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The Transit Advantage

Art and Transit: An Odd Couple That Works

Public transit reflects the soul of any city.  A public transit system provides major visual continuity for its city; much like branches flowing from a tree – it symbolizes an intimate, tangible connection to its base.

Can you imagine San Francisco without its cable cars or BART; Portland, OR without its streetcars; or London without its double-decker red buses?  Riding public transit and being on the streets are major ways that people see and experience their cities – more so than when they’re in their private steel and glass bubbles, aka automobiles, or in buildings.  Both of these contribute to a sense of place and “attachment to one’s community,” as the American Society of Landscape Architects puts it in this interesting blog post:

The Knight Foundation’s Soul of the Community initiative surveyed some 43,000 people in 43 cities and found that “social offerings, openness and welcome-ness,” and, importantly, the “aesthetics of a place – its art, parks, and green spaces,” ranked higher than education, safety, and the local economy as a “driver of attachment.”  And that’s really the reason our communities invest in public transportation anyway – the public good.

Why public art?

Art and culture are important, they make you feel alive!  Studies show that art contributes significantly to our well-being, while making us feel that we are part of a community.  Seeing art on your Monday morning commute reminds you that you’re not a soulless robot (robots don’t appreciate art).  Public art reminds people of this as they travel through a city.  It also forms landmarks that give a city character and can be a point of pride; so it’s not just good for the soul, it’s good for the soul of a city.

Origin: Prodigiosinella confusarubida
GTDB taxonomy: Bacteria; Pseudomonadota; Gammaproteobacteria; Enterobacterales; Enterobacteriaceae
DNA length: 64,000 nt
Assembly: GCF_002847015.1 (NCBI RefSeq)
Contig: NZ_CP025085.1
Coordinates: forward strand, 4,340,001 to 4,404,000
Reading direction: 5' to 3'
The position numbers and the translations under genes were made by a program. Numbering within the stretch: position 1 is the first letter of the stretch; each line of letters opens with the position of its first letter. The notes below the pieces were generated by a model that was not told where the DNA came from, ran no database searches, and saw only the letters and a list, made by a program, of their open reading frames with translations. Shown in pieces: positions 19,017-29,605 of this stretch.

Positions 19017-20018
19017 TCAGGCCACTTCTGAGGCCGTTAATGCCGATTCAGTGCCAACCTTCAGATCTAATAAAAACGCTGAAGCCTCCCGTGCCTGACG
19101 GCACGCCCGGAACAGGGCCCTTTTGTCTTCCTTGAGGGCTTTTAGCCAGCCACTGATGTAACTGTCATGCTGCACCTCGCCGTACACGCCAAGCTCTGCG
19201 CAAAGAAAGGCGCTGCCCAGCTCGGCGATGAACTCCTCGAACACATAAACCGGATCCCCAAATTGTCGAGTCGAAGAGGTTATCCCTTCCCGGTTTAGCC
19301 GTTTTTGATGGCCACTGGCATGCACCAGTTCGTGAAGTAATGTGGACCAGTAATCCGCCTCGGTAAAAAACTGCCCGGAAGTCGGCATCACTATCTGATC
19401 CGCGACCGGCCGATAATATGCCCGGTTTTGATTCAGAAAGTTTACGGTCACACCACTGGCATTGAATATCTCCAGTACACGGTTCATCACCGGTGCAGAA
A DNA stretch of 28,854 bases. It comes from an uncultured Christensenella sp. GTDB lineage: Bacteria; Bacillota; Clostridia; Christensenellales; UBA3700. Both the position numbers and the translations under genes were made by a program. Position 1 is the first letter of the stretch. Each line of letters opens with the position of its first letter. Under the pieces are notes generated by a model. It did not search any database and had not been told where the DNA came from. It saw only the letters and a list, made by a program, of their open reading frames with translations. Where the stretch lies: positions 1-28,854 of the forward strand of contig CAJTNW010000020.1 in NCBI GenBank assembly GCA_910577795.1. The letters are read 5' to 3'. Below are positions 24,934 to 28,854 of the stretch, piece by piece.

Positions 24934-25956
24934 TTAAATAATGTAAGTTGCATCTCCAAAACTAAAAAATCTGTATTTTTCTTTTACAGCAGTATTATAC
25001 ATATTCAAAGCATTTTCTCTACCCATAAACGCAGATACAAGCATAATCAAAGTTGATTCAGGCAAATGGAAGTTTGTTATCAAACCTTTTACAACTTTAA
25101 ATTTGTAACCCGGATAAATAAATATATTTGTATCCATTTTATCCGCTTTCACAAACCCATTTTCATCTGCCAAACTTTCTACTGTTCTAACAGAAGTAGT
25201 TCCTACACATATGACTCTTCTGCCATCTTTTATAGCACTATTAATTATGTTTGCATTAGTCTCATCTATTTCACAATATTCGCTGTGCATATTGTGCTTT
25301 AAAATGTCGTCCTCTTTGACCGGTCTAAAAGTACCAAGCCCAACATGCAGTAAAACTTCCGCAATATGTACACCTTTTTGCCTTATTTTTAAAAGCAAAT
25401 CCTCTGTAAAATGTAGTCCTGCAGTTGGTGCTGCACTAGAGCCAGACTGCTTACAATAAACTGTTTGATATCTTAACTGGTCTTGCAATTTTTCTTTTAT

Based on the unending number of official transit agency web pages about public art programs that come up when I Google the terms “public art transit” (without quotation marks), I am encouraged to believe that other people think this, too. Even the Federal Transit Administration thinks it’s worthwhile to invest in public art in transit, and provides the funding many local agencies need to do so.  (See the FTA’s position on art and transit here.)

I recently participated in a LinkedIn discussion entitled “Will the art in the metro attract more people to take public transportation?”  I didn’t see a concrete answer to that specific question from the participants, but among the hesitations some people expressed due to the financial cost of art, I saw a strong consensus emerge in the community about the spirit and joy that art brings.  Art can sometimes bring financial rewards, as in the two anecdotes reported by The Atlantic’s Dan Rosenfeld in “The Financial Case for Public Art.” And it can help gain public acceptance of a new community feature that can be visually imposing, as can be seen in this FTA-authored case study.

As the CEO of Acumen Building Enterprise, Inc., I am proud of our role in making cities function more efficiently, helping people do what they need to do with less frustration, and helping build strong, vibrant, participatory communities.

As someone who loves and collects art for my own home, and Acumen’s Oakland office (we have embraced the beauty of art in our headquarters and throughout the building’s internal space), I am also happy to see public art achieving the same things.  I am very much looking forward to seeing the new artwork planned for some of the projects in which Acumen is involved, such as BART’s Oakland Airport Connector and Warm Springs Station.  From my perspective, good public transportation and good public art go hand in hand.